Asked Wednesday if he would have preferred to pitch once more, Bumgarner replied, "Definitely. Nobody in here's ever going to say, 'Well, I think I'm done this year.'"
But, he added, "That's the front office's job to do whatever they see fit. ... I didn't try to argue too much. They're the boss. I'm working for them. I'm just going to do what they say."
Bumgarner did what he said he would do before the season began. Intent on not giving in to hitters, Bumgarner finished with a 1.033 WHIP (walks and hits per inning pitched), improving in that category for the third year in a row.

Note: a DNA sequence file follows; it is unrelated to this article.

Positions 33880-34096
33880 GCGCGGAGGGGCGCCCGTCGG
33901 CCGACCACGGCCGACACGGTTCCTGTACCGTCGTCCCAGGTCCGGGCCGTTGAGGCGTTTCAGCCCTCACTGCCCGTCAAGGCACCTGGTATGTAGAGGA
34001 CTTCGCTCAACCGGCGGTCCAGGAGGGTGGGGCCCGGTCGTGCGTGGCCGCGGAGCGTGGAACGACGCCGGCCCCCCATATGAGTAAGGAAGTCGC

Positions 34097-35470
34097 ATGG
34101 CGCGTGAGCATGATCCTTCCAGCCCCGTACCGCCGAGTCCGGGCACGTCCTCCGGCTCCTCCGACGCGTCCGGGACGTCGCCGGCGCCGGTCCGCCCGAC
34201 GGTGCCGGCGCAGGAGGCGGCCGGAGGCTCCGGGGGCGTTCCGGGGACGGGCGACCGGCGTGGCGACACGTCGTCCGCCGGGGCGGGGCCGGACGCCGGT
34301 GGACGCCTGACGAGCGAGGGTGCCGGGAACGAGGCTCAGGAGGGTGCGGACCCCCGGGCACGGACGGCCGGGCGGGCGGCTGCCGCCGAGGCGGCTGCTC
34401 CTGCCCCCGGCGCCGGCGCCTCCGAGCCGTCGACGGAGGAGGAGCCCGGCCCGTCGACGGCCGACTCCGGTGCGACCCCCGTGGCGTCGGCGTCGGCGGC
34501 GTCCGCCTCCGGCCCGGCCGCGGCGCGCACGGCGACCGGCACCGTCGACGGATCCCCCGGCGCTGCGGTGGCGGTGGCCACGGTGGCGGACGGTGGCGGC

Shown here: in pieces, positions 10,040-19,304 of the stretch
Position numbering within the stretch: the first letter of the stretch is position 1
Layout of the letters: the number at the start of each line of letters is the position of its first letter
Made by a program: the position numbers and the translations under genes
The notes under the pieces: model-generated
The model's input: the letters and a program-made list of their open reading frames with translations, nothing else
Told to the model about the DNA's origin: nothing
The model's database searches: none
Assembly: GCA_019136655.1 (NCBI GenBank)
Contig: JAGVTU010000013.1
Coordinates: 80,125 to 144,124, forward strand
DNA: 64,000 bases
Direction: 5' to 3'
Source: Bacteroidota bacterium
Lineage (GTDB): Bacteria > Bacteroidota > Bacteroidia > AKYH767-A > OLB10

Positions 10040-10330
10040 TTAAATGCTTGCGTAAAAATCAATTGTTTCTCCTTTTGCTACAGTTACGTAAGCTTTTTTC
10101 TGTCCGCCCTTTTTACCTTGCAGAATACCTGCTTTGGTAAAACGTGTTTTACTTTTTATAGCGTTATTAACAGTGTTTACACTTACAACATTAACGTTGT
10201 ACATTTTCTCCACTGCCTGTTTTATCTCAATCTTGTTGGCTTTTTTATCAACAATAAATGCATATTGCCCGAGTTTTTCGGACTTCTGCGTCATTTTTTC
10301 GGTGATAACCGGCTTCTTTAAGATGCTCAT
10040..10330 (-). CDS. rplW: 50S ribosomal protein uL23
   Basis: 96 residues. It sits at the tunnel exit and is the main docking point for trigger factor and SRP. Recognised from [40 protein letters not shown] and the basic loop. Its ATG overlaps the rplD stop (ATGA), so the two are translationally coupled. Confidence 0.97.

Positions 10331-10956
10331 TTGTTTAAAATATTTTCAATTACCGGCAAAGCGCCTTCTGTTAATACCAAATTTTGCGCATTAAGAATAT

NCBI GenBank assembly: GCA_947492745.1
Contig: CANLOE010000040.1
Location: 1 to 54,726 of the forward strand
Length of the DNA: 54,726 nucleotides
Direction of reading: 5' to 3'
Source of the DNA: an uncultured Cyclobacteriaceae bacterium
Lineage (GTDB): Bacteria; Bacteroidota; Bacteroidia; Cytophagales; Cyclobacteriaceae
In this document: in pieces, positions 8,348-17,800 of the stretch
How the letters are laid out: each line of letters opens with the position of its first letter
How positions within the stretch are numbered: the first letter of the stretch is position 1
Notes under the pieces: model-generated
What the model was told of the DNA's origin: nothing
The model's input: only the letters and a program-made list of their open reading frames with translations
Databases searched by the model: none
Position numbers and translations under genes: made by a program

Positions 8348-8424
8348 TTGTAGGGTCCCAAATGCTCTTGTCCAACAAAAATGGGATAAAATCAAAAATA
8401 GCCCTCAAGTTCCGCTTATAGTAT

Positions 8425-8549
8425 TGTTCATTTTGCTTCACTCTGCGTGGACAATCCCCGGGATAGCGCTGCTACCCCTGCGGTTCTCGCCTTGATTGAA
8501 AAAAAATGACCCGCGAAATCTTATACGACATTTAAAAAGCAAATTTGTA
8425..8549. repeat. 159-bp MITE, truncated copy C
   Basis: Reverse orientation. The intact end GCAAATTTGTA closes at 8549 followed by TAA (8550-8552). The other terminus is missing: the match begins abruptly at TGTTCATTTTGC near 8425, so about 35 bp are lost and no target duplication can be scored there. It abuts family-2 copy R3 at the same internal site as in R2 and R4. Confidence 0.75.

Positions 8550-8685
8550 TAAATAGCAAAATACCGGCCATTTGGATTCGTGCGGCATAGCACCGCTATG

Bumgarner also was vastly better at holding runners on base. According to baseball-reference.com, opponents stole eight bases in 15 tries against him, compared with 27 in 37 attempts last year.
The 24-year-old took pride not only in exceeding the 200-inning level for the third consecutive year but also in limiting opponents to three earned runs or fewer in 19 straight starts.
"That means you're keeping your team in the game. That's what we're out there for," he said.
Bumgarner barely missed becoming the franchise's sixth left-hander to amass 200 strikeouts, finishing with 199.
"It would have been nice, I guess," he said. "But I'm not here for personal success."
Chris Haft is a reporter for MLB.com. This story was not subject to the approval of Major League Baseball or its clubs.